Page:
Joint Open Letter at 32nd ASEAN Summit: Cambodia’s Political Instability
2 May 2018 12:09 pm
APRIL 25, 2018
H.E. DR VIVIAN BALAKRISHNAN
Minister for Foreign Affairs
Ministry of Foreign Affairs
Republic of Singapore
Re: Cambodia’s Political Instability
Dear Foreign Minister;
We, the undersigned international and regional organizations, write to you on the occasion of the 32nd ASEAN Summit to urge your immediate attention to the severe deterioration in the state of human rights and democracy in Cambodia in recent months. Recent actions by Cambodia’s government to dissolve the opposition Cambodia National Rescue Party (CNRP), effectively transformed the country into a one-party state. The arrest of Kem Sokha, the leader of the CNRP on spurious charges, the banning of over 100 opposition leaders from political activities, the arrests of political and human rights activists, restraints on freedom of expression and assembly, and the crackdown on independent news media and civil society have isolated the country and put its further democratic development in serious doubt. In addition, the ruling Cambodia People’s Party (CPP) has systematically replaced local and national lawmakers affiliated with the opposition with those loyal to the ruling CPP.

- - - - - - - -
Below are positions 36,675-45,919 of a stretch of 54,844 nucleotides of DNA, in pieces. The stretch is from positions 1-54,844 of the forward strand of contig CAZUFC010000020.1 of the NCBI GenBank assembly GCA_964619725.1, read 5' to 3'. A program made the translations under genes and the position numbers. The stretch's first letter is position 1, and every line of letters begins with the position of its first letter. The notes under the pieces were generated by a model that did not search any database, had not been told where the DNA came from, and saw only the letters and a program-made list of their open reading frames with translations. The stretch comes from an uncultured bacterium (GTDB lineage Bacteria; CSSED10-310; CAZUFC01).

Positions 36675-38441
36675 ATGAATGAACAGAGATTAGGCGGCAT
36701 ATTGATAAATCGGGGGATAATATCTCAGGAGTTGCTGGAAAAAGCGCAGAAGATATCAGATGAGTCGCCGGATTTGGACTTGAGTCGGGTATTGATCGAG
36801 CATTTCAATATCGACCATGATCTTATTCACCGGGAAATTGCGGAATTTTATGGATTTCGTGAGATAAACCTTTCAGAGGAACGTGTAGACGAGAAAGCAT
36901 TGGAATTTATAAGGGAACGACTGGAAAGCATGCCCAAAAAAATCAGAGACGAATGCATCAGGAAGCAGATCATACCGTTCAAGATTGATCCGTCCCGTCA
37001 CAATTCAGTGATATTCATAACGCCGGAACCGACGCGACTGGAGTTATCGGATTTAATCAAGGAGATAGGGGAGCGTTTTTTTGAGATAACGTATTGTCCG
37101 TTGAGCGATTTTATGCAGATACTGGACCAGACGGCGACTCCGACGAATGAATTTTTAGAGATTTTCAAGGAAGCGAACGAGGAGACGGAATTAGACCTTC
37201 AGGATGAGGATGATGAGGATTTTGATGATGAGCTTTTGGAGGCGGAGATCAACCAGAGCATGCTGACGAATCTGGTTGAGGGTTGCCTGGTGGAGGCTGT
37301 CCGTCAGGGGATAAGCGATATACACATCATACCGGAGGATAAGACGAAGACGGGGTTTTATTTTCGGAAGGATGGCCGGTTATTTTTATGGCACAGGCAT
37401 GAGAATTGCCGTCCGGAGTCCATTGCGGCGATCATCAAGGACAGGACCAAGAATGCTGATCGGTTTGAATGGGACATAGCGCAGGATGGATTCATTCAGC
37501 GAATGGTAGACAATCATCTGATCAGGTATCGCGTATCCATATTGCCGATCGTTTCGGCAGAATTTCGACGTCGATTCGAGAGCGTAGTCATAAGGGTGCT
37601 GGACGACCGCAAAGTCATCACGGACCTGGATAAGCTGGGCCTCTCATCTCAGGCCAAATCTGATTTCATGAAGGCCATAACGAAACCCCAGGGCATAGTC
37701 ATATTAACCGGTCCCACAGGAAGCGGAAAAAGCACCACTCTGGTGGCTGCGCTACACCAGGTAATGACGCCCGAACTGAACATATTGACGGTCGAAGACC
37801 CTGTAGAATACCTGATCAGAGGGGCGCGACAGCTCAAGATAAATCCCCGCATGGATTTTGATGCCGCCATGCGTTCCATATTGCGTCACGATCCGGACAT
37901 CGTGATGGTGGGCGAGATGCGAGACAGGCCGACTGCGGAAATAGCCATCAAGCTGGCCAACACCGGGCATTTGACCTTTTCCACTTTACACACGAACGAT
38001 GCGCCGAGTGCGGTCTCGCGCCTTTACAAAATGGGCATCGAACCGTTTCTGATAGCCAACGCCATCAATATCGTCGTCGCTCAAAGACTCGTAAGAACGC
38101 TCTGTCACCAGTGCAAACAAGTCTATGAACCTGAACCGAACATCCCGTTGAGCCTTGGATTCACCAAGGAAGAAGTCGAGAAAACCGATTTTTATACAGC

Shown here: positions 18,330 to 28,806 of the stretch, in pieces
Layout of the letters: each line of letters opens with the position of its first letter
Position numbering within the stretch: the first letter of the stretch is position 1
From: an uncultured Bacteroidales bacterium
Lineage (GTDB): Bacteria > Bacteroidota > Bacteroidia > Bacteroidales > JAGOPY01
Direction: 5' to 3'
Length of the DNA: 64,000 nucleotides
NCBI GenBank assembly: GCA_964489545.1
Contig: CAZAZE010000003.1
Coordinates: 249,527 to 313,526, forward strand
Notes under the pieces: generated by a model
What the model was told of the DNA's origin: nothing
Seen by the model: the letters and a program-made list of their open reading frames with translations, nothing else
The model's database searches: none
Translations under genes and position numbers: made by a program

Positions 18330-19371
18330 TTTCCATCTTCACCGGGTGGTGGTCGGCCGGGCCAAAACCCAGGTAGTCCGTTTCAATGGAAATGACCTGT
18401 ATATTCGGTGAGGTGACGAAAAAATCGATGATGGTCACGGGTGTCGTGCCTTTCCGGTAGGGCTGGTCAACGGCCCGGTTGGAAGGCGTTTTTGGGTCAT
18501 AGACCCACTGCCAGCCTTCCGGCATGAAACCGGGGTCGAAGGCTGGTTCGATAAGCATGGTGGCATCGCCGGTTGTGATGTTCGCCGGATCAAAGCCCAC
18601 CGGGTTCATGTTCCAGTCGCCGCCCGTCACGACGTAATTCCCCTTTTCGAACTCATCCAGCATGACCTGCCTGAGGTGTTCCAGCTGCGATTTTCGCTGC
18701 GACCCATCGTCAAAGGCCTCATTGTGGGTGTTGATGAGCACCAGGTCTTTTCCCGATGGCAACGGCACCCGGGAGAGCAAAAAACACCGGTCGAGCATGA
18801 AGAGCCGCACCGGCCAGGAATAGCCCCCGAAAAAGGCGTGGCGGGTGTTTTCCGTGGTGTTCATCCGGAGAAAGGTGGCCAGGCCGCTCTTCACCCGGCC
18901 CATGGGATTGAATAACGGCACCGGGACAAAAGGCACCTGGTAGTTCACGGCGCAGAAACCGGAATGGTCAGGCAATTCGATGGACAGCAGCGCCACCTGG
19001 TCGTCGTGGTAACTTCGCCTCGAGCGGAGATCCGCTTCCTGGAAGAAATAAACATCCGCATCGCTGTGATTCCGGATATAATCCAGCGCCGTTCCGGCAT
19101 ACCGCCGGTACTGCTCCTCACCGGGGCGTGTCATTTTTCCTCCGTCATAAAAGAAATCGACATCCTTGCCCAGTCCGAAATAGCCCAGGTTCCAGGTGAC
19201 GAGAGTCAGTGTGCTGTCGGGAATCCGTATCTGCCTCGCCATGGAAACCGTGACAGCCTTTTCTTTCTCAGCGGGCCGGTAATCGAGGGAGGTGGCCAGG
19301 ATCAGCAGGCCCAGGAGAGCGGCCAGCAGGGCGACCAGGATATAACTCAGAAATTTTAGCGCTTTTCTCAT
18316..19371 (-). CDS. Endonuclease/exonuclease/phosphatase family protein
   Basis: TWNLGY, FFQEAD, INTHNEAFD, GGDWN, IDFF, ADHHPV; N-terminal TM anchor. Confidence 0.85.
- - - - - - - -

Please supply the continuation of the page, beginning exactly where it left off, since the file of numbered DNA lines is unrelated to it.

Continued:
These and previous actions by the Cambodian government are in disharmony with ASEAN’s core principal to “promote regional peace and stability through abiding respect for justice and the rule of law,” and should be seen as nothing less than a clear violation of the spirit and letter of the 1991 Paris Peace Agreement, which ended the nation’s 12 year civil war. That agreement – signed by 19 governments, including nine current ASEAN member states, required Cambodia to respect human rights as enshrined in principal international human rights instruments, and called for Cambodia to follow “a system of liberal democracy on the basis of pluralism.” The accords also mandated “periodic and genuine elections…with a requirement that electoral procedures provide a full and fair opportunity to organize and participate in the electoral process.”
We appeal therefore, in particular to the Indonesian Government, to request for the reconvening of such a conference or one similar in nature that will outline concrete collective actions to reverse course in Cambodia, ahead of the elections in July.
The national election scheduled for July 29, 2018 has no chance of legitimacy if present circumstances persist, and far-reaching remedial steps would be required for this election to be deemed genuine, participatory and inclusive. The rights to freedom of expression, freedom of association, freedom of assembly, and political participation, among others, are being systematically violated through amendments to the Law on Political Parties and the Criminal Code, in contravention of the Cambodian constitution and Cambodia’s international human rights obligations, including under the ASEAN Charter and Human Rights Declaration, the International Covenant on Civil and Political Rights, and the Paris Agreements.